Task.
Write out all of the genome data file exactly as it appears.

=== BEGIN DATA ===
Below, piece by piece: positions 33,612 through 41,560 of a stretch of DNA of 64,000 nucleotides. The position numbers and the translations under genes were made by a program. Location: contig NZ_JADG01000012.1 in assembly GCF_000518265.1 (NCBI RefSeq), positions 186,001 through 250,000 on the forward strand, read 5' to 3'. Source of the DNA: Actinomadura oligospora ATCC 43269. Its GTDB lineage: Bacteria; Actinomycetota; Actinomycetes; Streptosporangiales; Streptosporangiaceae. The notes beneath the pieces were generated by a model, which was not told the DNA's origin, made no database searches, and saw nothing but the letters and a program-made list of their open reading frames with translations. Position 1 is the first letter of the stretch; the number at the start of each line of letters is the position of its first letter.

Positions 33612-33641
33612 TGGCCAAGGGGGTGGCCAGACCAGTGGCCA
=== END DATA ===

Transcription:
Below, piece by piece: positions 33,612 through 41,560 of a stretch of DNA of 64,000 nucleotides. The position numbers and the translations under genes were made by a program. Location: contig NZ_JADG01000012.1 in assembly GCF_000518265.1 (NCBI RefSeq), positions 186,001 through 250,000 on the forward strand, read 5' to 3'. Source of the DNA: Actinomadura oligospora ATCC 43269. Its GTDB lineage: Bacteria; Actinomycetota; Actinomycetes; Streptosporangiales; Streptosporangiaceae. The notes beneath the pieces were generated by a model, which was not told the DNA's origin, made no database searches, and saw nothing but the letters and a program-made list of their open reading frames with translations. Position 1 is the first letter of the stretch; the number at the start of each line of letters is the position of its first letter.

Positions 33612-33641
33612 TGGCCAAGGGGGTGGCCAGACCAGTGGCCA